Taking A Look At New England Auto Racing History

Wednesday February 11, 2009

Volume 1, Number 7                                                                                       New Column Every Wednesday


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By Dave Dykes                                                                                      CLICK ON PHOTO FOR FULL SIZE

With the Waterford Speedbowl facing an uncertain future, this week we present an assortment of vintage images from the Eastern Connecticut third-miler known as “The Action Track”. Opening in the spring of 1951 with advance-publicity billing it “New London Speedway”, financial issues have made it a tough-go for the historically-rich speed plant in recent years. Hopefully, the gates will again swing- open in the spring to present shoreline fans with their fifty-ninth consecutive season of racing at the Bowl’.

Early in 1976 former Sportsman division chauffer Paul “Hawk” Fugener debuted this rather unorthodox-looking American Motors AMX-bodied Modified. His second-season in the Bowl’s headlining division, Fugener’s rookie entry was a much-more conventional Coupe. That machine eventually ended-up in the hands of another competitor to be campaigned at the Danbury Fair Racarena under the banner of the Southern New York Racing Association. “Hawk” ran an abbreviated sophomore year, soon fading from the scene entirely. (Kennedy Photo).

New England Auto Racing Hall of Fame member the late “Steady Eddie” Flemke is pictured here with one of the more-successful rides of his legendary career, the Manchester Sand & Gravel Pinto. Though he mainly competed within the upper-echelon of the sport his appearances at Waterford were many, especially in the early days. After retiring as a driver to concentrate on “Raceworks”, the chassis-building business he’d formed with his son Ed Jr. (himself a top racer), he accepted a post at the Speedbowl as a Pit Steward in 1983. His tenure at the Bowl’ was a great success. Fellow Hall of Famer Bob Potter is quoted in the book “Steady Eddie” as saying “We got to the point where even two-yellows a night was unheard of.” For more on the Flemke legend, the book is a must-read. Edited by Bones Bourcier, you can get it from Lew Boyd’s Coastal 181 Publishing at www.coastal181.com (Kennedy Photo)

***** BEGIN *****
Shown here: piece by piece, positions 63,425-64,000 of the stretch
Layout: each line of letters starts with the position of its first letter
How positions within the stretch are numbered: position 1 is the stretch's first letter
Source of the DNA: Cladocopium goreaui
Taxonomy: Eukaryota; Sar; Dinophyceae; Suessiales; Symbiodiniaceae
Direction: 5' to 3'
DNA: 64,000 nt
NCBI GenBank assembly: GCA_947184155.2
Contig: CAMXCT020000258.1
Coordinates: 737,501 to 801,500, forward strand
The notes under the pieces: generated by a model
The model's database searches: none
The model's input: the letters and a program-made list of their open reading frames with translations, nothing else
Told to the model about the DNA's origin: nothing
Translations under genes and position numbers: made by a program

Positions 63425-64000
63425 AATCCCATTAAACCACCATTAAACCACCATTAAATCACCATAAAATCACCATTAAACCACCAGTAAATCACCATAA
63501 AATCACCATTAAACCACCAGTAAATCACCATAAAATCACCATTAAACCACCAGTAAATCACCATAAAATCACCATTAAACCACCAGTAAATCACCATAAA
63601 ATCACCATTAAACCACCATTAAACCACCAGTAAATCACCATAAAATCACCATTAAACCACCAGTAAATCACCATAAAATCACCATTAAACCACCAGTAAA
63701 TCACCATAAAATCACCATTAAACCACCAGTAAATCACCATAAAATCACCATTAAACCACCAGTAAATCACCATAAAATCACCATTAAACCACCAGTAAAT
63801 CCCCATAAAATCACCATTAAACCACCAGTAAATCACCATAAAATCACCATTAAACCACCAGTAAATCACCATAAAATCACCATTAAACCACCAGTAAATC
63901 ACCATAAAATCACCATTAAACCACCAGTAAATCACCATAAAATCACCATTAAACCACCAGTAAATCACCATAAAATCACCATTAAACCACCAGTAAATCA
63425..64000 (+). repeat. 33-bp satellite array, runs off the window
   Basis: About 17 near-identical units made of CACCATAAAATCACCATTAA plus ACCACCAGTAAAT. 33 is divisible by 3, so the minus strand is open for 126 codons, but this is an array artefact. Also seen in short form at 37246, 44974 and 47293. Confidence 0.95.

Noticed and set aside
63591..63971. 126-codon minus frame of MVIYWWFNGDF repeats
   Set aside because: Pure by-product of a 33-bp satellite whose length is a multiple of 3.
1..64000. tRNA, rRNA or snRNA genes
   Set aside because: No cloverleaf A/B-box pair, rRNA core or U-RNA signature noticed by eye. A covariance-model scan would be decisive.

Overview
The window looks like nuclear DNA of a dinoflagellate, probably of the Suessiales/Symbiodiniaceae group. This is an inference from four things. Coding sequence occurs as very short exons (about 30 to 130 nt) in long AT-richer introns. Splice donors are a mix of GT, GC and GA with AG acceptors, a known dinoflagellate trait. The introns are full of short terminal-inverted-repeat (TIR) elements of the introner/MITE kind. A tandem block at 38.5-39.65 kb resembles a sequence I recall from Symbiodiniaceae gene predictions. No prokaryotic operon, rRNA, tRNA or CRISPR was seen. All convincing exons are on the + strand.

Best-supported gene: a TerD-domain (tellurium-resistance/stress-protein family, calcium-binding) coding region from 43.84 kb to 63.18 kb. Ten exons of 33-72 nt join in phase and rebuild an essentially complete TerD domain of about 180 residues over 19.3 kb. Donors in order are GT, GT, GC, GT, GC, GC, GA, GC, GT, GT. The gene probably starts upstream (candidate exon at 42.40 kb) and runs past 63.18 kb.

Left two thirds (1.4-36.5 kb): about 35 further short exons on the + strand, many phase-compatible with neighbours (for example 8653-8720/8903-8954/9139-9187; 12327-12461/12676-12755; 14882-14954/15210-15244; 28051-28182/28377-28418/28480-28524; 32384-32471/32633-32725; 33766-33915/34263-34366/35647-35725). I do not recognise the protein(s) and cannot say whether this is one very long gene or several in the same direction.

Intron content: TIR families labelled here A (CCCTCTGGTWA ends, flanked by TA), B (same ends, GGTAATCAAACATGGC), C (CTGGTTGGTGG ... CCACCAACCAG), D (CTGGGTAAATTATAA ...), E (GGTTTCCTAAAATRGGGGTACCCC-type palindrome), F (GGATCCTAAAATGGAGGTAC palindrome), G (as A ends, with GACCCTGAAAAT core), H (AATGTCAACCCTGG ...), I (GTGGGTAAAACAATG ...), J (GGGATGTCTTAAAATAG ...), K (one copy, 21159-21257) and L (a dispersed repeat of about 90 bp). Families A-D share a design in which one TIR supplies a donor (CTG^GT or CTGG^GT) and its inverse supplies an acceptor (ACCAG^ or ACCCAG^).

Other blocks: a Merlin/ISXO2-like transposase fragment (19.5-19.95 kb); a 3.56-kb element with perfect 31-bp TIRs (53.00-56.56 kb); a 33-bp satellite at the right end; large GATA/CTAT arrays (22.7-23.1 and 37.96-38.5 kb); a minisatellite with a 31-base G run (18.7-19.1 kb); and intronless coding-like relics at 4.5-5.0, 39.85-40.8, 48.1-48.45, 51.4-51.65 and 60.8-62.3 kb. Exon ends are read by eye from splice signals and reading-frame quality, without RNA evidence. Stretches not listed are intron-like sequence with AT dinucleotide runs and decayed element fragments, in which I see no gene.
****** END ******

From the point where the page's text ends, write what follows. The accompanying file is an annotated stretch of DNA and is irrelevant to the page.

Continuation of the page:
It seems like as long as there’s been a Speedbowl, there’s been a Gada in the winners circle. Long before second-generation racer Dennis claimed his record-setting 7th Modified championship in 2008, his uncle Chris “Wally” Gada was wheeling this neat little Falcon-bodied creation in the Bowls’ top division. When in the Waterford paddock, stop-by to see Dennis and his dad Bob (a former champion himself). You’d be hard-pressed to meet a nicer racing family than the Gada clan. (Dugas Photo).
NOTE:
* Many-thanks to those that contacted me regarding the error this week in identifying the driver of the # 27 Gada Falcon-bodied Modified as Chris “Wally” Gada. Best-guess now is that it was in-fact, Speedbowl veteran Bob Duffy rather than Wally. Keep those messages coming!

Local product Ed Reed Sr. (father of former SK champion Ed Jr.), had long-been involved with the Speedbowl, spending much of his life around racing. In 1977 when Harvey Tattersall introduced a new budget-minded division known as Street Stocks, he was there with this Ford Galaxy entry. The class was a huge success with a banner crop of cars and plenty of slam-bang action. Bob Faiella took the title that year, but Reed rebounded in 78’ to claim his first championship. Interestingly enough, this modest class eventually morphed-into today’s ultra-sophisticated ACT-based Late Model division. (Kennedy Photo).